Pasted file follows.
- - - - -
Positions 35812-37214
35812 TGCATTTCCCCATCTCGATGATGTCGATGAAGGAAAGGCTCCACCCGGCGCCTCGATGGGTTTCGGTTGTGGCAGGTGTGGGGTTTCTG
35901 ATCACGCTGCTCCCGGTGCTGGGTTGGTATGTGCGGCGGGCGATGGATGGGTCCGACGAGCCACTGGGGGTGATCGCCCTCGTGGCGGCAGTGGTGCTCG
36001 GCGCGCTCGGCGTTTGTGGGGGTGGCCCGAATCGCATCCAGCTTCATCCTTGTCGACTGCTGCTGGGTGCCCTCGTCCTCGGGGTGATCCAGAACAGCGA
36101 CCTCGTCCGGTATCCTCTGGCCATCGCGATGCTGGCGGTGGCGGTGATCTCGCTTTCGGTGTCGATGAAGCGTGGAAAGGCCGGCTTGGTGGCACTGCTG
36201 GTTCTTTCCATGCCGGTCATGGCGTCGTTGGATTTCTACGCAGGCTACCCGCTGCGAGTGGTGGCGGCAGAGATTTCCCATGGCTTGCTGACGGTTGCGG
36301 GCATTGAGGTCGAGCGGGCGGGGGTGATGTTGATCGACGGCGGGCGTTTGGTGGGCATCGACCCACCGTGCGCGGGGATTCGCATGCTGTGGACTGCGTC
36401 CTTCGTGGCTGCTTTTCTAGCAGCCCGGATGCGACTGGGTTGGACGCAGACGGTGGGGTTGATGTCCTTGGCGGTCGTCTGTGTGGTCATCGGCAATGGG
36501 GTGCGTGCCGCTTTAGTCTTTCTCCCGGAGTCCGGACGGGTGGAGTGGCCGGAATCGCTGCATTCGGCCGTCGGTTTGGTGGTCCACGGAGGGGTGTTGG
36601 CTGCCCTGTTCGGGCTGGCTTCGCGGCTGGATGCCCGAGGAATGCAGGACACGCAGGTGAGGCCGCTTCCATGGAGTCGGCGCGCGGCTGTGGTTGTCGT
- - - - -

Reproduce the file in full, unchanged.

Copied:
Positions 35812-37214
35812 TGCATTTCCCCATCTCGATGATGTCGATGAAGGAAAGGCTCCACCCGGCGCCTCGATGGGTTTCGGTTGTGGCAGGTGTGGGGTTTCTG
35901 ATCACGCTGCTCCCGGTGCTGGGTTGGTATGTGCGGCGGGCGATGGATGGGTCCGACGAGCCACTGGGGGTGATCGCCCTCGTGGCGGCAGTGGTGCTCG
36001 GCGCGCTCGGCGTTTGTGGGGGTGGCCCGAATCGCATCCAGCTTCATCCTTGTCGACTGCTGCTGGGTGCCCTCGTCCTCGGGGTGATCCAGAACAGCGA
36101 CCTCGTCCGGTATCCTCTGGCCATCGCGATGCTGGCGGTGGCGGTGATCTCGCTTTCGGTGTCGATGAAGCGTGGAAAGGCCGGCTTGGTGGCACTGCTG
36201 GTTCTTTCCATGCCGGTCATGGCGTCGTTGGATTTCTACGCAGGCTACCCGCTGCGAGTGGTGGCGGCAGAGATTTCCCATGGCTTGCTGACGGTTGCGG
36301 GCATTGAGGTCGAGCGGGCGGGGGTGATGTTGATCGACGGCGGGCGTTTGGTGGGCATCGACCCACCGTGCGCGGGGATTCGCATGCTGTGGACTGCGTC
36401 CTTCGTGGCTGCTTTTCTAGCAGCCCGGATGCGACTGGGTTGGACGCAGACGGTGGGGTTGATGTCCTTGGCGGTCGTCTGTGTGGTCATCGGCAATGGG
36501 GTGCGTGCCGCTTTAGTCTTTCTCCCGGAGTCCGGACGGGTGGAGTGGCCGGAATCGCTGCATTCGGCCGTCGGTTTGGTGGTCCACGGAGGGGTGTTGG
36601 CTGCCCTGTTCGGGCTGGCTTCGCGGCTGGATGCCCGAGGAATGCAGGACACGCAGGTGAGGCCGCTTCCATGGAGTCGGCGCGCGGCTGTGGTTGTCGT